South Australian Senator Nick Xenophon has declared that he will not enter his name in tomorrow night’s Census despite the potential to be prosecuted.
The 2016 Census, administered by the Australian Bureau of Statistics, has been at the centre of a privacy furore over ABS plans to retain individuals’ names and addresses for four years. The ABS has said that retaining the extra data will improve the quality of the statistics that can be derived from the Census.
“I have decided this morning that I will not be providing my name for this year’s census due to be completed tomorrow night,” Xenophon said in a statement issued today.
“I do so in full knowledge that I may face prosecution under the Census and Statistics Act of 1905, and that currently involves a fine of $180 per day that is cumulative for every day of non-compliance.”
The senator said that the ABS “has failed to make a compelling case why names must be provided, and stored for four years, and unlike any other census in this nation’s history since that first census on the 2nd of April 1911, all names will be turned into a code that ultimately can be used to identify you.”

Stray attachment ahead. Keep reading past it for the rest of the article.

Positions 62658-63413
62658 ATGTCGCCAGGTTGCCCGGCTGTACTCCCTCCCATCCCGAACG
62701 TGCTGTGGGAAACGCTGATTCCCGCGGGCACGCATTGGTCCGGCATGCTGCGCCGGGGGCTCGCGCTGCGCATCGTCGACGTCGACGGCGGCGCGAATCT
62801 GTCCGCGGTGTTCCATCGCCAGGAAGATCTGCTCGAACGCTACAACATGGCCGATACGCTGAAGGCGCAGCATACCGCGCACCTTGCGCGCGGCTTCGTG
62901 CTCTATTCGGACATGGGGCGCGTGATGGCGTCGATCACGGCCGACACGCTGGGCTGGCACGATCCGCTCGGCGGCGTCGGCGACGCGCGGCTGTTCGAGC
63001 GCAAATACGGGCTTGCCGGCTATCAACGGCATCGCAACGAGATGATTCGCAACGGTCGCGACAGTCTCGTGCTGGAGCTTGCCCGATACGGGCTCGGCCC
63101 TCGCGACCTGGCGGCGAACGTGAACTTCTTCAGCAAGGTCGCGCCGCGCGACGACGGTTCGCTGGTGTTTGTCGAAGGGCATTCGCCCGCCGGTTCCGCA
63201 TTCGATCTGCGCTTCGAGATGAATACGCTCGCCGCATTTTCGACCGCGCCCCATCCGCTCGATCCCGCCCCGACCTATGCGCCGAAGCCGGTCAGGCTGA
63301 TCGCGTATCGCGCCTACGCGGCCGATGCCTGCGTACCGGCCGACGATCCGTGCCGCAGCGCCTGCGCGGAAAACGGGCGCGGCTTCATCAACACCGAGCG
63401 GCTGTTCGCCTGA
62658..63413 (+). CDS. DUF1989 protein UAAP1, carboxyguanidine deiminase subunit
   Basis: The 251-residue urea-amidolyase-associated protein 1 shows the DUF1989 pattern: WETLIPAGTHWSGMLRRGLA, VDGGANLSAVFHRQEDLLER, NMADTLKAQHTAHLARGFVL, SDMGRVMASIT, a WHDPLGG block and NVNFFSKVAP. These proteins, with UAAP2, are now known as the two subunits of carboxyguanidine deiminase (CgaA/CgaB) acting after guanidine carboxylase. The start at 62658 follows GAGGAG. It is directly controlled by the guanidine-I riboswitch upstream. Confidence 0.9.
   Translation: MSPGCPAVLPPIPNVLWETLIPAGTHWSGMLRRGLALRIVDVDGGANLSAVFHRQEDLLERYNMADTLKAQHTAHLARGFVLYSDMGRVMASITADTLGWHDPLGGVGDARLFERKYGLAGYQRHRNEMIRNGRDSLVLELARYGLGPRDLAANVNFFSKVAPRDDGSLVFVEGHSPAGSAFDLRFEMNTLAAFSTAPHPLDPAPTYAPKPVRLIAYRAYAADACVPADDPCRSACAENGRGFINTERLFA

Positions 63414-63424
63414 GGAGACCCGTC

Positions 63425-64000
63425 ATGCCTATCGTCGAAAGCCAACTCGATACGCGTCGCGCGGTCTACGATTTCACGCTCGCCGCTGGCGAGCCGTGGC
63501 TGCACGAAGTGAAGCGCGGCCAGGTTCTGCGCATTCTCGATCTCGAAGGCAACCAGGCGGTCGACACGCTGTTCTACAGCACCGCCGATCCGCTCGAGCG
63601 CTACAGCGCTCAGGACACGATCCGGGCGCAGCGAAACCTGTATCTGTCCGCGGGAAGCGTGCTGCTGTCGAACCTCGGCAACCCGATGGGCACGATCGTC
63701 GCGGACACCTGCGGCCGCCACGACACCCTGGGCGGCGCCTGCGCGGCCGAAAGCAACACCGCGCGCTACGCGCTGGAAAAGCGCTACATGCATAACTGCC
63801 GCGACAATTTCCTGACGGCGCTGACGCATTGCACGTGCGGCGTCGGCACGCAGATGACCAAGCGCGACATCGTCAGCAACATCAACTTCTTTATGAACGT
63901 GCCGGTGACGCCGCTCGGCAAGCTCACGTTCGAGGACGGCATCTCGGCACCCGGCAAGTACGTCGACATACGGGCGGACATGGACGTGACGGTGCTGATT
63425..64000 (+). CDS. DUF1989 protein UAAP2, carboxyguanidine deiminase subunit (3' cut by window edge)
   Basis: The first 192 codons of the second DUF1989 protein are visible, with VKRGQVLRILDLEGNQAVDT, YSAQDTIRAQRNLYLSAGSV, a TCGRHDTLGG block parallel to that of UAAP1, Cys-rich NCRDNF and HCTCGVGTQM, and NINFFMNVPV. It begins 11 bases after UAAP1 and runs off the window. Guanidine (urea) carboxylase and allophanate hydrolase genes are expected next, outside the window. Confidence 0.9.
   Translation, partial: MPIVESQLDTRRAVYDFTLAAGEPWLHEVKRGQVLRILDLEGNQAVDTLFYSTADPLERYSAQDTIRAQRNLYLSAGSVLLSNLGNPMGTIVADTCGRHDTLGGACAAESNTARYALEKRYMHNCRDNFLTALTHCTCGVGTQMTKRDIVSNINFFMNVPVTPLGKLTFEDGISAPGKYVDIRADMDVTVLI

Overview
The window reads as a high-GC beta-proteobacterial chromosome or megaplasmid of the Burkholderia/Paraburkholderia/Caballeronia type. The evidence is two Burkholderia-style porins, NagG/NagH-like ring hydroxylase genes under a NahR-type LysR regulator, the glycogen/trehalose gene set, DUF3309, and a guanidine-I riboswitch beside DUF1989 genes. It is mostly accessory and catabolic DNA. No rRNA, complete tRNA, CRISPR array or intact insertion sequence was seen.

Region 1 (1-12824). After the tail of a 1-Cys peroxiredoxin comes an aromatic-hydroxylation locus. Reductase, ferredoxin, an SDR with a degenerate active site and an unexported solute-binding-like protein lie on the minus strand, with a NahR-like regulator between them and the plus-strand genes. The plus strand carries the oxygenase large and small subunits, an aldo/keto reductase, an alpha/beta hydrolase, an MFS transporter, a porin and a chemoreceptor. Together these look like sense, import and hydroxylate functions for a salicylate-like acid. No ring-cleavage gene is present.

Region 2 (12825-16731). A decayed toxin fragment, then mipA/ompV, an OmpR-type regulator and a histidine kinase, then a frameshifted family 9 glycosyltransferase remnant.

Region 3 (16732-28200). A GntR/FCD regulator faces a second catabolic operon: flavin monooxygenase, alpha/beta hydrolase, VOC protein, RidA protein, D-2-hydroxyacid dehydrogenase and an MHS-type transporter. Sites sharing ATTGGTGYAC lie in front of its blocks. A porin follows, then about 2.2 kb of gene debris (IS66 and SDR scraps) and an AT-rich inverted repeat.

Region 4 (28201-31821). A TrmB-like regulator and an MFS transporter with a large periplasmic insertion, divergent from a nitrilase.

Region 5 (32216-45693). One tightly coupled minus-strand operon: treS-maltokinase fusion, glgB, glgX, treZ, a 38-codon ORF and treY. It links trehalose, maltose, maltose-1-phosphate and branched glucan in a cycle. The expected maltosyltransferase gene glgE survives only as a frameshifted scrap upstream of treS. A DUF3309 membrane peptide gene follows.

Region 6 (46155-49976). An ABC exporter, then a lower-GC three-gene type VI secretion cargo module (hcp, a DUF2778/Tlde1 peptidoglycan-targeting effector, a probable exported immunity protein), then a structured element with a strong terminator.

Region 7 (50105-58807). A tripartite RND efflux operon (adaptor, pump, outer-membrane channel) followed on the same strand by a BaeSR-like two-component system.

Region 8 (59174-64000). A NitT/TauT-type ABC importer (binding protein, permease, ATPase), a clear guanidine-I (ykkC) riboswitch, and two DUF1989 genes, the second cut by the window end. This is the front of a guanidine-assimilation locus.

Xenophon noted a Daily Telegraph article published today that said that documents released to the paper under Freedom of Information laws revealed the bureau wanted “to link names and addresses to census data to make ‘new products’”.
A briefing paper “flagged linking names and addresses to welfare payment, Medicare and Pharmaceutical Benefits data, as well as the electoral roll and immunisation register,” the Telegraph reported.
Xenophon said that “it seems, rather than being a snapshot of the nation, this census will now morph into a mobile CCTV that follows every Australian.”
The Senator said he would seek to amend the Census and Statistics Act to remove the risk of prosecution if a person declines to provide their name. Xenophon said that he would seek to make the change apply retrospectively to Census night.
The Greens have called on the government to rule out fines for people who do not provide their names and addresses.
"The ABS response to privacy concerns has been wholly inadequate, and if they refuse to push census day back, they need to guarantee they will not fine people who choose to protect their own privacy," said Australian Greens communications spokesperson Senator Scott Ludlam.